A Deep Dive into the Fulton Gap
Updated: Jun 30
A common saying in my field is “know thy star.” Often, when we discover a new planet our understanding of its properties is limited by our knowledge of its host star. One example is planet size (Rp) measured by the transit technique. The transit depth (the amount of starlight blocked) only tells you the relative size of planet and star, Rp/Rstar. Therefore, uncertainty in Rstar translates to uncertainty in Rp.
This was a major challenge during the prime Kepler mission, which lasted from 2009 to 2013. At the time, most of the stars had radius uncertainties of roughly 40%. That’s a big deal because planet sizes couldn't be measured to better than 40% accuracy. (As a historical aside, Eratosthenes of Cyrene measured the size of the Earth to ~2% precision over 2000 years ago.) We know today that most Earth-size planets (Rp = 1.0 Re) are rocky and most 2.0 Re planets have gaseous envelopes. So, a planet with measured size of Rp = 1.4 Re but a 40% radius uncertainty could plausibly be 1.0 or 2.0 times the size of Earth, and thus either gaseous or rocky.
For me, one of the most personally rewarding projects of the last few years has been the California-Kepler Survey (CKS). Our team's goal was better understand the properties of some 1300 Kepler host stars (and hence the planets themselves) by analyzing stellar spectra we observed using the Keck telescope. For these stars, we managed to improve the measurements of stellar size from 40% to 10% errors. When we did this, a new feature emerged in the exoplanet population—a gap separating the population of rocky "super-Earths" and gaseous "sub-Neptunes." This feature is colloquially known as the Fulton Gap after BJ Fulton who described it in a 2017 paper he led as part of the CKS project.
Figure from Fulton et al. (2017).
One of the most remarkable aspects of this discovery was that several groups predicted this feature theoretically before it was observed [1,2,3,4]. These groups showed that X-ray and UV radiation, which stars produce copiously during their infancy, will tend to erode gaseous envelopes. This naturally herds planets into these two size groups. Since our discovery, other envelope sculpting mechanisms have been proposed .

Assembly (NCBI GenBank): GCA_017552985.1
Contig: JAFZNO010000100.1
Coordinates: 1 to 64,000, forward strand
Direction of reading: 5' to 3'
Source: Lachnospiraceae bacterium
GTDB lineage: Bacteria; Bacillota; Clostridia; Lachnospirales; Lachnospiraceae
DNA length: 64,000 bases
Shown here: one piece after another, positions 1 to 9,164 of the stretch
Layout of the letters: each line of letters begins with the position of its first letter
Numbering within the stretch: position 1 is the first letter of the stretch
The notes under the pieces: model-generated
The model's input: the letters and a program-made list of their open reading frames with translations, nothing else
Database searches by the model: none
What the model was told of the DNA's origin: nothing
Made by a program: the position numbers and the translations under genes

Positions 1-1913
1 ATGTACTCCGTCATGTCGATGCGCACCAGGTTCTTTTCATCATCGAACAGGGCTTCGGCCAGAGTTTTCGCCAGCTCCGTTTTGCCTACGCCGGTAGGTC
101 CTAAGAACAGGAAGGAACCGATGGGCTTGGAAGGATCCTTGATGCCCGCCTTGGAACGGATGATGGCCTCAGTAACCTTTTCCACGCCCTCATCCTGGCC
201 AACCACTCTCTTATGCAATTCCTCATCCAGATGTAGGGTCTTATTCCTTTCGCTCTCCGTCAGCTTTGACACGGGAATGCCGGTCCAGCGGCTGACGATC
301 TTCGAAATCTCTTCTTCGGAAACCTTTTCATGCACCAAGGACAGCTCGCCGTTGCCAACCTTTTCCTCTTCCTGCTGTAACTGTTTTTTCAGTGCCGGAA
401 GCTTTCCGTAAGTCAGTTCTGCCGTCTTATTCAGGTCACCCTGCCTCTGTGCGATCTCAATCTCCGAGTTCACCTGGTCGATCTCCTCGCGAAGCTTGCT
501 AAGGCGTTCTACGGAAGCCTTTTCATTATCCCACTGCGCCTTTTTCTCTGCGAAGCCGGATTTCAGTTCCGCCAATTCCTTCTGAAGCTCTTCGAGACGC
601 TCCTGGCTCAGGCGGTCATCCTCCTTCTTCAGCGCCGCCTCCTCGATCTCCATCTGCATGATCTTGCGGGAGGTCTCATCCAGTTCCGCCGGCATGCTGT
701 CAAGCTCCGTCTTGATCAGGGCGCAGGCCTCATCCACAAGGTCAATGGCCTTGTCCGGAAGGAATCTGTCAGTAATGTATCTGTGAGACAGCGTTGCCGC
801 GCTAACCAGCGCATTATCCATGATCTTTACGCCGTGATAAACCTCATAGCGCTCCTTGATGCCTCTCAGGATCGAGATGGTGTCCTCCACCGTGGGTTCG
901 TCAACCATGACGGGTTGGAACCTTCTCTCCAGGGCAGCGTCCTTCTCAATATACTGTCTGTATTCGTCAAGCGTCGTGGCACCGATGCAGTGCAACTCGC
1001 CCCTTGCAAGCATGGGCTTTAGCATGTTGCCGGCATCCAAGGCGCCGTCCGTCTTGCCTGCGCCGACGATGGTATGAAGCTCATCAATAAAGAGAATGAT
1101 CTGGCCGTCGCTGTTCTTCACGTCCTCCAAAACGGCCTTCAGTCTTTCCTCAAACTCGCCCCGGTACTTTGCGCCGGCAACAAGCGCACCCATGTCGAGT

To me, one of the most intriguing implications of the Fulton Gap is that Nature seems to like to producing rocky cores of a certain size and mass; if there was no preferred size, we would not see a gap. The exact mass is still debated, but it's likely around 5 times that of Earth. We don't yet know why Nature seems to prefer this mass, nor do we know why Nature abstained from making such planets in our solar system. There are still plenty of mysteries waiting to be solved.
Since 2017, I've continued to wonder whether the Fulton Gap could be wider and/or deeper than it appears above. By eye, the gap appears to span 1.5 to 2.0 Re. In a fractional sense, that's roughly 30%, only a few times larger than the ~10% uncertainties in the Rp. Even if the gap was completely devoid of planets, we would still expect to see it partially filled in due to measurement uncertainties.
The possibility that this feature could be even sharper grew more tantalizing in 2018 when Vincent Van Eylen and collaborators produced even more precise planet radii in a smaller sample of roughly 100 stars (~3% errors). The figure below shows the measured sizes of planets from the CKS sample (small points) and the asteroseismic sample (large points). The gap in the asteroseismic sample appears wider and more devoid of planets.
Figure from Van Eylen et al. (2018).
Their extra precision was enabled by two factors. First, the host stars had exquisite radius measurements using a technique called asteroseismology. Second, to perform the asteroseismic measurements Kepler observed these stars at faster cadence than most (1-min exposures instead of the typical 30-min), which enabled more precise measurements of Rp/Rstar (more on this later). Ideally, Kepler would observe all stars at short cadence, but data bandwidth limitations meant that only a small fraction of Kepler stars were observed in this way. Unfortunately, asteroseismic measurements are only available for ~5% of the Kepler planet hosts so we couldn't apply these techniques to the full CKS sample.